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Minimizing Antibiotic Resistance in Beef Cattle

Minimizing Antibiotic Resistance in Beef Cattle

By Lisa Moser

Remember going to the doctor when you were a kid and you left after receiving a shot to cure your ailments? Contrast that to today when patients often are told that it is just a virus and they leave the office with nothing but a prescription for rest. One reason for the change of treatment protocol is addressing antibiotic resistance.


Veterinarians are also building treatment plans for livestock with that in mind, in part because of the vast number of antibiotics that are also used for humans.

“Antibiotic resistance is real,” said Mike Apley, K-State professor of production medicine and clinical pharmacology in the College of Veterinary Medicine. Apley spoke with fellow veterinarian Brad White on a recent Beef Cattle Institute podcast.

“The last time a new family of antibiotics was introduced in food animals was in 1978,” Apley said. “We’ve had new members of those families since then, but we are probably not going to get more.”

Apley has seen some pathogen resistance to those antibiotics, especially in respiratory diseases where it is common practice to give a long-acting treatment.

“You expect 70-80% of the (animals) you treat to respond and not need further intervention, but that is allowing them a 5-7-day interval to respond to the initial treatment,” Apley said. He also said that respiratory disease in calves may result in a 5-10% death loss in those previously treated.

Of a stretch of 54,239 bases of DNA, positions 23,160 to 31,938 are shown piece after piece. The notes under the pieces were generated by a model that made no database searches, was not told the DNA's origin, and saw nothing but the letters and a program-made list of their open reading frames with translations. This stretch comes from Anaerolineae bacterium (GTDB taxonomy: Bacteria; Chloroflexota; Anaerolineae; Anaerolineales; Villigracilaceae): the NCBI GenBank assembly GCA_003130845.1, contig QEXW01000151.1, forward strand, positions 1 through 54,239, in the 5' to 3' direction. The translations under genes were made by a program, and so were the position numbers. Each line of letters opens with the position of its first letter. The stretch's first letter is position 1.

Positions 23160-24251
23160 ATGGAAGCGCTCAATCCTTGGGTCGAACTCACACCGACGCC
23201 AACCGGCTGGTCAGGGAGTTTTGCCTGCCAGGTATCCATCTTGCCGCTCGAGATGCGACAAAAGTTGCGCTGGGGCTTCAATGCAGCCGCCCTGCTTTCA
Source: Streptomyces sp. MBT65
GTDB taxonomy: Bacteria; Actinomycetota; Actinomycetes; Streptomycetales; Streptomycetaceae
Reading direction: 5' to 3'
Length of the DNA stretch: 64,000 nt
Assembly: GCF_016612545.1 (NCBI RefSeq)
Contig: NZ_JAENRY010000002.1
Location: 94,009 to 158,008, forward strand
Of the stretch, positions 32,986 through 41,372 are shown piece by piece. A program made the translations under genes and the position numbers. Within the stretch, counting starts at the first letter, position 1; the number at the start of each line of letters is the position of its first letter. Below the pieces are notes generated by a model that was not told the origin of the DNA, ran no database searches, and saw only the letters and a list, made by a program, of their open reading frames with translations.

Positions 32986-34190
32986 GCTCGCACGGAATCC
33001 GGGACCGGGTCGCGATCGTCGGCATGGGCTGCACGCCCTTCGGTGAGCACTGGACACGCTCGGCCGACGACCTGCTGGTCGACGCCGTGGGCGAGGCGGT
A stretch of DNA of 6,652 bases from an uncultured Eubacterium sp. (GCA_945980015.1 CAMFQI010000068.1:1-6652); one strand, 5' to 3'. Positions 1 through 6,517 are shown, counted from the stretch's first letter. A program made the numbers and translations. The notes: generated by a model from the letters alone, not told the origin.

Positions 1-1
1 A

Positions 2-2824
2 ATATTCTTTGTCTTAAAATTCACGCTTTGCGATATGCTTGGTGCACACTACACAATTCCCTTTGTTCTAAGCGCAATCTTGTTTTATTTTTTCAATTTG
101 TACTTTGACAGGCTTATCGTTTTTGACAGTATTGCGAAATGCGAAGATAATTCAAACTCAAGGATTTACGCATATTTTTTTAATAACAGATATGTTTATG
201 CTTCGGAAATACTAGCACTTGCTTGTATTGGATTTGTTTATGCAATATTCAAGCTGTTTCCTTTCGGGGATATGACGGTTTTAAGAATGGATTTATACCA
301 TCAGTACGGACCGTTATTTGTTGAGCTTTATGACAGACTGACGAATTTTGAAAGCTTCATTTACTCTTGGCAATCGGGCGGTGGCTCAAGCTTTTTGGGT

He advised producers to evaluate the herd sickness and if a large percentage of the calves are ill, then it is time to reassess the treatment protocol. Apley said there are two main factors he considers when he is consulted regarding a disease outbreak.

“First is the treatment success rate and the second is the case fatality rate,” Apley said, noting that producers should keep good records of treatments they give to animals so that they more clearly understand what is happening.

“It is easy to want to switch drugs when I feel that things aren’t going well; however, if I start changing drugs frequently, that will impact my ability to accurately evaluate those records,” White said.

Apley added: “When things are at their worst, by definition, they are going to get better. When you switch things up in the middle you tend to give credit to what you switched to.”

The veterinarians stressed that using those treatments appropriately was best for both livestock and people.

“For antibiotics that are important for human use, we are under pressure to limit their use in animals,” White said. “The challenge is that the drugs used for livestock are also members of the families used for humans.”

Apley estimates that about 10 drugs used to treat livestock are not used by people. He said one class of antibiotics, ionophores, are primarily livestock focused.

White offered advice to producers: “When you are using antibiotics on the farm, you want to make sure you are using them appropriately and one of the best ways to do that is to have a treatment protocol in place. You need to understand what you are treating and why you are treating it.”

Source : k-state.edu